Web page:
The South Korean government has moved to block the release of new play-to-earn (P2E) games and requested Google and Apple to remove existing games from their respective app stores. P2E games have tasted a great popularity recently as crypto adoption has improved over the past year, allowing players to win exchangeable tokens which they can auction off at a higher price to earn money. Users in P2E games usually have to first purchase game pieces as non-exchangeable tokens (NFTs) to play the game and receive their own in-game rewards. However, rewards worth more than KRW 10,000 (roughly Rs. 625) are banned in South Korea.
The Game Management Committee (GMC), which is a regulatory arm of the South Korean Ministry of Culture, Sports and Tourism, has now asked major mobile app markets to block any games which require in-app purchases before playing the game. To combat the proliferation of what it sees as speculative money-making schemes, the GMC has made it practically impossible for P2E game developers to list their work on the most popular mobile app stores.
While the South Korean government's attempt to reduce the growth of P2E games by going directly to the app market is a recent development, game developers in South Korea have been facing court battles that date back to April to keep their P2E games for sale on domestic app stores. The main problem is that some game apps cannot get the required age rating to register on the app store.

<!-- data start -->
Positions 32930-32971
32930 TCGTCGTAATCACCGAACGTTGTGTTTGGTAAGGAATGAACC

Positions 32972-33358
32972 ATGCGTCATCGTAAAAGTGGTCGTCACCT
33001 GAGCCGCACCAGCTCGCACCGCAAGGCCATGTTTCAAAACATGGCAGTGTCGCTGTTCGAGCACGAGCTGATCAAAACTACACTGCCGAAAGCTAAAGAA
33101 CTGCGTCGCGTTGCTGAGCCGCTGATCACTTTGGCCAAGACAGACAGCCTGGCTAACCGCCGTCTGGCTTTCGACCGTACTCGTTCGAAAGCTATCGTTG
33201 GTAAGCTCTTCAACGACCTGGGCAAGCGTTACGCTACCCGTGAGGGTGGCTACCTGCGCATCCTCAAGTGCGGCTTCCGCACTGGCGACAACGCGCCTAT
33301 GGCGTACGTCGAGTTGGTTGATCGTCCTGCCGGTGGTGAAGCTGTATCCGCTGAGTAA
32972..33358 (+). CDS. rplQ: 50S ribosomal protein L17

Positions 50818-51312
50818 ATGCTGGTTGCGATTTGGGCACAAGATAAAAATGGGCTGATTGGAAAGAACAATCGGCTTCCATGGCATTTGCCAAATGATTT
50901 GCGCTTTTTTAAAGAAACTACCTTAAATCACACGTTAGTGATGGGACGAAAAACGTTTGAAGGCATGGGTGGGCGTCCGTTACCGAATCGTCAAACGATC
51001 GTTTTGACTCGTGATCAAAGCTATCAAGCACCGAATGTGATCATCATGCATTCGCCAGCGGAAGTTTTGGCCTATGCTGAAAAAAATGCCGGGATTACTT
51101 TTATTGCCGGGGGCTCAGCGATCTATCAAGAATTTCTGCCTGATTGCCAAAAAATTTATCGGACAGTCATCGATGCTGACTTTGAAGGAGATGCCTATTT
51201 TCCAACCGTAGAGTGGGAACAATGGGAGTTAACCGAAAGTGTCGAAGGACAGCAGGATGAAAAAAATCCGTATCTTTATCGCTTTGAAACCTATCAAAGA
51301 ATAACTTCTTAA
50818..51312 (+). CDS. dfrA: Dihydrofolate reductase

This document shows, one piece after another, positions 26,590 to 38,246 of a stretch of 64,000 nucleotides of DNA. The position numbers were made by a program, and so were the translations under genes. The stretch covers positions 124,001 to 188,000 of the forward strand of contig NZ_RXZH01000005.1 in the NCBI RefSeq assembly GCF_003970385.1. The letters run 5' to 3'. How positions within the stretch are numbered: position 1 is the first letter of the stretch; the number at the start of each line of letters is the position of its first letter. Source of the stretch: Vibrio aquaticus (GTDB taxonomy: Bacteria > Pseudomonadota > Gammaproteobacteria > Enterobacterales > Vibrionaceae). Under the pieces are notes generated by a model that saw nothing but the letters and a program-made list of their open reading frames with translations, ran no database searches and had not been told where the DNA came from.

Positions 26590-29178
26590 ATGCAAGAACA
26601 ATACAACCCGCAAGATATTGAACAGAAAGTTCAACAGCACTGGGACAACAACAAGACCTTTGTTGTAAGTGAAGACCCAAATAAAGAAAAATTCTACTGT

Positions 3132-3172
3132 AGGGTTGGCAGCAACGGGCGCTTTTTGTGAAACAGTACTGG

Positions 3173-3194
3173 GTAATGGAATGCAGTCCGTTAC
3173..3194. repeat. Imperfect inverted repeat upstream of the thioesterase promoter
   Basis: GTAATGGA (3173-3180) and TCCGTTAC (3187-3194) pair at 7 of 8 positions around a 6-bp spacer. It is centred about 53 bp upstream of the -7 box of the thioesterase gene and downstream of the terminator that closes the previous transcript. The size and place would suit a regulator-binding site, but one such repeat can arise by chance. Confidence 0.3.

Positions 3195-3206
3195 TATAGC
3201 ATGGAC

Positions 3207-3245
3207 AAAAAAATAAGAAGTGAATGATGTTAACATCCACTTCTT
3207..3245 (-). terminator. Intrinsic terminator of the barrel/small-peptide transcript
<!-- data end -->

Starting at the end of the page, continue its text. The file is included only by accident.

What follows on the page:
An official from the GMC stated that the commission was simply following the Supreme Court precedent in blocking P2E games like Axie Infinity from getting age-rated and registered. "It makes sense to prevent P2E games from being age-rated under current law as cash prizes in-game can be considered a reward," the official said in a statement, as quoted by Cointelegraph. Currently, prizes obtained from playing games in South Korea cannot exceed KRW 10,000 at a time.
The Fivestars for Klaytn P2E game and NFT marketplace was initially blocked on domestic app stores due to a lack of ratings, but the team behind the game won a court order last June and the game was able to be listed. The final decision on the game's legal standing is expected to set a legal precedent for other P2E games, such as Infinite Breakthrough Three Kingdoms Reverse.
GMC's stance has negative implications for all P2E gaming apps, including a suite of apps related to the two most popular games to date as per DappRadar — Axie Infinity and Splinterlands.
As crypto markets grow, countries will likely increase efforts to regulate the space and while the increased control may be viewed as a significant negative catalyst by ardent crypto backers, experts argue that it is the necessary ingredient for wider crypto adoption.
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